Another mainstay for the 375th anniversary celebration is the Kalmar Nyckel ship of Wilmington, Delaware. The King and Queen of Sweden and dignitaries from both Sweden and the U.S. will travel on the ship from Wilmington’s downtown area to the Fort Christina Park next to the Kalmar Nyckel Shipyard.

A historical re-enactment exploring the trial of the Swedish officer who was blamed for the loss of Ft. Trinity in 1655 will take place on April 7 at New Castle Court House Museum, 211 Delaware St. in New Castle.


Also, on April 13, is the Colonists' Day, commemorative ceremony at Fort Christina Park (1122 E. 7th Street, Wilmington, DE 19801) between 11 AM and 3 PM. For more info on both events:

The Kalmar Nyckel Foundation
..a group of 300 devoted enthusiastic volunteers, maintains and manages the original ship’s replica. Volunteers are what make the proud vessel stay ship shape and available for school groups and curious guests from all over the world during its sailing season, usually April through October or November. Three deckhands make their home on the ship during winter, grinding, painting, polishing and preparing the ship for the intense period of the summer.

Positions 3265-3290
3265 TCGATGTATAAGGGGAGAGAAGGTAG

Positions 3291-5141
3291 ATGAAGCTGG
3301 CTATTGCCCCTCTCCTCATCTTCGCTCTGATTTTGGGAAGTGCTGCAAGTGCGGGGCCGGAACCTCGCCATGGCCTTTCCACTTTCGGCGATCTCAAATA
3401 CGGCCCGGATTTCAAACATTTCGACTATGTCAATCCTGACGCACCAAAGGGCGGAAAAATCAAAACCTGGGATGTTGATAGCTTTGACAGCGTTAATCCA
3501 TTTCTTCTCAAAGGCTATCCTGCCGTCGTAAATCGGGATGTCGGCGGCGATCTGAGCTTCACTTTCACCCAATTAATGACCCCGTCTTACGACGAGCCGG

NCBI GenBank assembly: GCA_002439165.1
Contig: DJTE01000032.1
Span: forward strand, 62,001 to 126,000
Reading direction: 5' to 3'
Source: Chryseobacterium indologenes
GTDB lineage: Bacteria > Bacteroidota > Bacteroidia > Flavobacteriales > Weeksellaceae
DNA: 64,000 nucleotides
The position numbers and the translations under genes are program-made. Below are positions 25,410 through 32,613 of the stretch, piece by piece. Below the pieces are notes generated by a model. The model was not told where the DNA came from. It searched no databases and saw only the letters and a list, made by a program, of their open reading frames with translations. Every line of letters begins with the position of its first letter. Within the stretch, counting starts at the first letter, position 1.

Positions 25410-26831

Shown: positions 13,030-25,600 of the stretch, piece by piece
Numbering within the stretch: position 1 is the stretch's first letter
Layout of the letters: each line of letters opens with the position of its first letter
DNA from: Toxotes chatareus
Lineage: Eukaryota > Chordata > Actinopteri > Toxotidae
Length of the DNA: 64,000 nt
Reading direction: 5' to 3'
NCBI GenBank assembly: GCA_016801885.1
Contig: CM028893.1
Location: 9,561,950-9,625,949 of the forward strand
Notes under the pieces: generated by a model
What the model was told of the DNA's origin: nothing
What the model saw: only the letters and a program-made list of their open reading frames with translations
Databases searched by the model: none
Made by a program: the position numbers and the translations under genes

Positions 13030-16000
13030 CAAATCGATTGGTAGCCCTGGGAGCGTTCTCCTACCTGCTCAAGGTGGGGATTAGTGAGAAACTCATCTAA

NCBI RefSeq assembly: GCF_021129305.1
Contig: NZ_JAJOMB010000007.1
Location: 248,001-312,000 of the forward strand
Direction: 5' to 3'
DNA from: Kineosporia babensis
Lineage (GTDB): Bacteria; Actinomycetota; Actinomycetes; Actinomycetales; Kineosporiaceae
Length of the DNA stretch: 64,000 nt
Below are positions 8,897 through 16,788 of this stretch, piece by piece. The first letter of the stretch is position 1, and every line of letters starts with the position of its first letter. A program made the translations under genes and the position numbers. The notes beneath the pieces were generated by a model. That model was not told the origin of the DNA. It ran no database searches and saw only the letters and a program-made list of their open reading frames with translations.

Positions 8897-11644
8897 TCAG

The present day Kalmar Nyckel serves as Delaware’s seagoing goodwill ambassador. She was built by a group of committed citizens to be a continuing witness to the courage and spirit of those individuals who undertook the mid-winter North Atlantic crossing in 1637-1638.
Since 1998, the ship has served as an outreach platform for the state of Delaware and a catalyst for social and economic development. The ship provides a unique platform for the foundation’s educational programming as well as a venue for diplomatic, recreational, governmental and commemorative functions. The ship is owned and operated by the Kalmar Nyckel Foundation, a non-profit organization that offers people of all ages a variety of sea and land based learning and recreational experiences.

The original Kalmar Nyckel was one of America's pioneering colonial ships. Its historical significance rivals that of the Mayflower, yet her remarkable story hasn't been widely told. She sailed from Sweden to the New World in 1638 leaving its passengers to establish the first permanent European settlement in the Delaware Valley, the Colony of New Sweden in present-day Wilmington, Delaware. She made a total of four roundtrip crossings of the Atlantic—more than any other ship of the era. Her first voyage to the New World left 24 settlers of Swedish, Finnish, German and Dutch descent in the Delaware Valley. Joining them was a freed black man who sailed from the Caribbean aboard her companion ship the Fogel Grip.


Read more about the New Sweden colony A Forgotten Power

Brandon, senior and resident winter deckhand on Kalmar Nyckel—one of the ship's more permanent "schooner bums" who's worked as a volunteer on the ship since his teenage years.